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Unread 07-16-2003, 10:34 PM
sanddrag sanddrag is offline
On to my 17th year in FRC
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We used a heat sink and heat sink grease on each of our drill motors. This lowered the temp on the surface of the can nearly by half. They worked really great and we never had any overheating problems. Here's where you can buy them and a pic. You should also be able to find them at any quality hobby reatailer such as Hobby Town USA.

As for the colling spray, it is canned air that you buy from Office Depot or Staples or Fry's. When the can is turned upside down, the compressed gas comes out as an ice cold liquid spray. This works very well for cooling the CAN of the motor between matches. It is also very useful for cooling breakers before matches to ensure that they don't trip as much.

The reason I'm telling you all this is from something Andy Baker said that I agree with:
Quote:
There are so many advantages to giving these designs out. We as a team
feel that giving these designs to other teams “raises the bar” of FIRST robot designs and all of
FIRST benefits.
Last, I would strongly advice against cooling any part of the motor except for the can. You can accidentally freeze the thin insulation off the armature windings or even more easily crack a brush. If you absolutely must spray the inside or endbell at all, do it on a room temperature motor.

PS. Sometime hopefully before the end of the summer I will have a little white paper made of "Tips, Tricks, and Field Side Fixes" that will cover the things above and much more.
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Last edited by sanddrag : 07-16-2003 at 10:48 PM.
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Unread 07-16-2003, 10:41 PM
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Veselin Kolev Veselin Kolev is offline
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Quote:
Originally posted by sanddrag
We used a heat sink and heat sink grease on each of our drill motors. This lowered the temp on the surface of the can nearly by half. They worked really great and we never had
Yes, note the word "surface". It's inside that you want to cool. Anyway, we never use cooling and we never have problems. I frequently touch the motors to check their temperature. I do it right before we lift it out of the field, and they're never very hot.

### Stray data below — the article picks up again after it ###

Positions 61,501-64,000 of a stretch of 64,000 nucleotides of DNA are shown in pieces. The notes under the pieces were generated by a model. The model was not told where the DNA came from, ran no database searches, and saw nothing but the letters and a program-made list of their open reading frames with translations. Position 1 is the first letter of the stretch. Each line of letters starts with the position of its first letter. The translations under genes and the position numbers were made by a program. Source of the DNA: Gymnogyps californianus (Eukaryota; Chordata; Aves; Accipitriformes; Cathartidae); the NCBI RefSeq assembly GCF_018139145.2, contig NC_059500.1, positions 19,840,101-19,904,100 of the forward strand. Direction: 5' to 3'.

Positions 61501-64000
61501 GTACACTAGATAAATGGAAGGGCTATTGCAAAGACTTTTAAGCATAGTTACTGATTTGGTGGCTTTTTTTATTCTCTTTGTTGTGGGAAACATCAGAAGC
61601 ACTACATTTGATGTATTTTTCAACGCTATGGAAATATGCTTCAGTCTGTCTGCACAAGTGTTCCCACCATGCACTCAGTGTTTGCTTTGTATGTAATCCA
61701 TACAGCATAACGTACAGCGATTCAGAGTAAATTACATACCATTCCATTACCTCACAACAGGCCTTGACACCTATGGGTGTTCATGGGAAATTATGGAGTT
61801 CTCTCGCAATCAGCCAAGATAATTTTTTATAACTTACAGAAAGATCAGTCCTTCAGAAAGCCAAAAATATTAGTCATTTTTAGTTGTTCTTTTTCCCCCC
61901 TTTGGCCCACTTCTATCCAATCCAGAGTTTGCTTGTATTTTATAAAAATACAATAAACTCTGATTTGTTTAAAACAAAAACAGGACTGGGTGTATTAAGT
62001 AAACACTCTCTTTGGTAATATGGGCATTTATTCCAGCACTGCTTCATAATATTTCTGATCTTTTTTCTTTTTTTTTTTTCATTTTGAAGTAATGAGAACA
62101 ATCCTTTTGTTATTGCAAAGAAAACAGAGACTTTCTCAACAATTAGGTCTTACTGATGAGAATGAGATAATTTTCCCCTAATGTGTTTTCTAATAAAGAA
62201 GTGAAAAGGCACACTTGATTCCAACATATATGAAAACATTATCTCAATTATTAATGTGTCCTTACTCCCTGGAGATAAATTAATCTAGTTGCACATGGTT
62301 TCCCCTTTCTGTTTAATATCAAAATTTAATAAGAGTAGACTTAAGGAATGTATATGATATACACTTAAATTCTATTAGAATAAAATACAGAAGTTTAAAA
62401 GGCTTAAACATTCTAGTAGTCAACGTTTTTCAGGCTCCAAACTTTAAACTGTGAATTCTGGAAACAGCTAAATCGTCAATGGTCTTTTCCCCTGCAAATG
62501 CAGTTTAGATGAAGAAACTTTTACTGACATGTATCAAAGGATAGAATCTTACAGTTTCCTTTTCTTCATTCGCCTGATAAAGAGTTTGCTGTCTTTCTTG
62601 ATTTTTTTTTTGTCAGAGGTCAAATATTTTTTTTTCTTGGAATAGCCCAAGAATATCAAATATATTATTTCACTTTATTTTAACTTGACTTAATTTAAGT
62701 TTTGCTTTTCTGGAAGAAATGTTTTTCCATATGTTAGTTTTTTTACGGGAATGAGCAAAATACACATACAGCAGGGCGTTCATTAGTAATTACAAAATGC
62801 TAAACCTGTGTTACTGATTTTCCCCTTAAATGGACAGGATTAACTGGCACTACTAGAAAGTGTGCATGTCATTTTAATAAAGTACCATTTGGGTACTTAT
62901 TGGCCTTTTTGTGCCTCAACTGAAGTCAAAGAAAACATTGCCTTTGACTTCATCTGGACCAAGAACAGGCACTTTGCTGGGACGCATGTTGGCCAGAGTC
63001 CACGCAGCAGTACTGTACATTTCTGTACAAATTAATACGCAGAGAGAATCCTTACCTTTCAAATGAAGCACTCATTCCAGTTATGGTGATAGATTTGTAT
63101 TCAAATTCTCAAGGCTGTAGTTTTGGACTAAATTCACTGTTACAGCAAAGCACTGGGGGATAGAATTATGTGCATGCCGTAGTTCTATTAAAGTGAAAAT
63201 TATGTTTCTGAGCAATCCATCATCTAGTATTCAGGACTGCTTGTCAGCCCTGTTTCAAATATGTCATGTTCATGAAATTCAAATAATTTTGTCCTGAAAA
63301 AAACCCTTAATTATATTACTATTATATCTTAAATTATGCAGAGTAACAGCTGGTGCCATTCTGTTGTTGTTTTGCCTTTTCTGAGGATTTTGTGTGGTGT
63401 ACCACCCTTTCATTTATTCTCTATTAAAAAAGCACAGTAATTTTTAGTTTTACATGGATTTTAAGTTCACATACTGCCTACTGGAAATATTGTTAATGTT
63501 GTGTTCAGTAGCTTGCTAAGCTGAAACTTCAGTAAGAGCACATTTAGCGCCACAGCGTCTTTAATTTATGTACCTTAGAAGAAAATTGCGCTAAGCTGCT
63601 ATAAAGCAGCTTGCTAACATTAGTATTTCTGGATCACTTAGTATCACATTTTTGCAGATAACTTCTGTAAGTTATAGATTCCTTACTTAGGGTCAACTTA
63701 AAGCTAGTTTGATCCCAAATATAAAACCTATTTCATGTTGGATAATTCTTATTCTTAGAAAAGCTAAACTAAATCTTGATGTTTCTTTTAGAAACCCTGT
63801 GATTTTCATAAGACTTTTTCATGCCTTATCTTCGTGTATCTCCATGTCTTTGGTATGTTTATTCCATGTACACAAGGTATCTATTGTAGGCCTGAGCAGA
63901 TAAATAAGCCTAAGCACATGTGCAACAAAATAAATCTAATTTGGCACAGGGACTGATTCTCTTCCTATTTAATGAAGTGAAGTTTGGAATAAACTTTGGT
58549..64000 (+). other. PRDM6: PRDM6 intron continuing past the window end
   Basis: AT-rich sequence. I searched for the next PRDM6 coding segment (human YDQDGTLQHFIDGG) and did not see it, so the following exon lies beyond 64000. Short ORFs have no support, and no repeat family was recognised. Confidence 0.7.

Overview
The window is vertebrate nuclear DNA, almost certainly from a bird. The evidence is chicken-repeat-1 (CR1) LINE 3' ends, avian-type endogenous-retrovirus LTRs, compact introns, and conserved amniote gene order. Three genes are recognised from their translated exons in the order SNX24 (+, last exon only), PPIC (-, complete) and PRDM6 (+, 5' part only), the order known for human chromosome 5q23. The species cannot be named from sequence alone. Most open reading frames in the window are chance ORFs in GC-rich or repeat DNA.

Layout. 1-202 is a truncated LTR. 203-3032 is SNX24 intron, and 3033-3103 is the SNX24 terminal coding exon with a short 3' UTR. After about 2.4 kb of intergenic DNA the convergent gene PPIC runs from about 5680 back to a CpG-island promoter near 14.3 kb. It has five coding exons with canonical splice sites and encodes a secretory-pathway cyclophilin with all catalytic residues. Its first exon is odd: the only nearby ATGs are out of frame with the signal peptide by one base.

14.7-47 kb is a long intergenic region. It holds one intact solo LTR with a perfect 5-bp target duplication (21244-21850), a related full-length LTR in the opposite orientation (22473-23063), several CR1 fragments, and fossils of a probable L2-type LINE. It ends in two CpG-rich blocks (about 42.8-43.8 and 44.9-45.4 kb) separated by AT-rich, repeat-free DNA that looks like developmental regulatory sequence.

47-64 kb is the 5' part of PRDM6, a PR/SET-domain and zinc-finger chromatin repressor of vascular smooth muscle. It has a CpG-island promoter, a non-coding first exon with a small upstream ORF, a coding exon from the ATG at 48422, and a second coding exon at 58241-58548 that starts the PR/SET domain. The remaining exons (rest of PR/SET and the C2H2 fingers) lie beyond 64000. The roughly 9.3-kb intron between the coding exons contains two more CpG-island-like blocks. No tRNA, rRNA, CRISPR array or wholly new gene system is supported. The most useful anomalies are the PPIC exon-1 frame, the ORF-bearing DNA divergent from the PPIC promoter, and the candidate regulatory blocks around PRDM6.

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Unread 07-16-2003, 10:44 PM
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Jeff Waegelin Jeff Waegelin is offline
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Quote:
Originally posted by Veselin Kolev
Yes, note the word "surface". It's inside that you want to cool. Anyway, we never use cooling and we never have problems. I frequently touch the motors to check their temperature. I do it right before we lift it out of the field, and they're never very hot.
True, but the surface temperature is usually an indicator of the internal temperature. If it's hot, the inside surely is, and if it's not, the inside is probably cool (relatively speaking).
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Unread 07-16-2003, 10:50 PM
sanddrag sanddrag is offline
On to my 17th year in FRC
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My post above got posted without being complete , it's all edited and finished up now.
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Unread 07-17-2003, 12:00 PM
WakeZero WakeZero is offline
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Quote:
Originally posted by Veselin Kolev
Quite impressive transmission. Even more so for a rookie team. But on the subject of motor cooling, we never did it. You think it would help, but not really. Blowing air on the motor doesn't do much. The motor doen't have enough surface area. Even if you make a custom heat sink and use silicon thermal gel, you still won't do much. You'll cool the outside of the motor, so you'll cool the magnets. You don't really cool the wire windings, and that's what you want to cool.
First, thanks for the compliment =)

As for the cooling fans, I forgot to mention that they are all pointing in the same direction. So you have:

Fan --> Motor --> Fan

The arrows represent the airflow, and the left fan brought in the cool air while the right fan sucked out the hot air. I can see your point about just blowing cool air onto the casing, but we actually took the hot air out

It may not have made a huge difference, but we did notice that after we installed them we never overheated like we did a couple times before
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Unread 07-17-2003, 02:46 PM
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Quote:
Originally posted by WakeZero


It may not have made a huge difference, but we did notice that after we installed them we never overheated like we did a couple times before

Wow, our motors never came close to overheating. Maybe it's because you guys used the drills and we used drills+chippies. Looks like they help each other out enough so that they don't overheat. Cool!
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Unread 07-17-2003, 03:40 PM
sanddrag sanddrag is offline
On to my 17th year in FRC
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Quote:
Originally posted by Veselin Kolev
Wow, our motors never came close to overheating. Maybe it's because you guys used the drills and we used drills+chippies. Looks like they help each other out enough so that they don't overheat. Cool!
And let's not forget about gearing and wheel size. Those both play an important part in current draw and heating.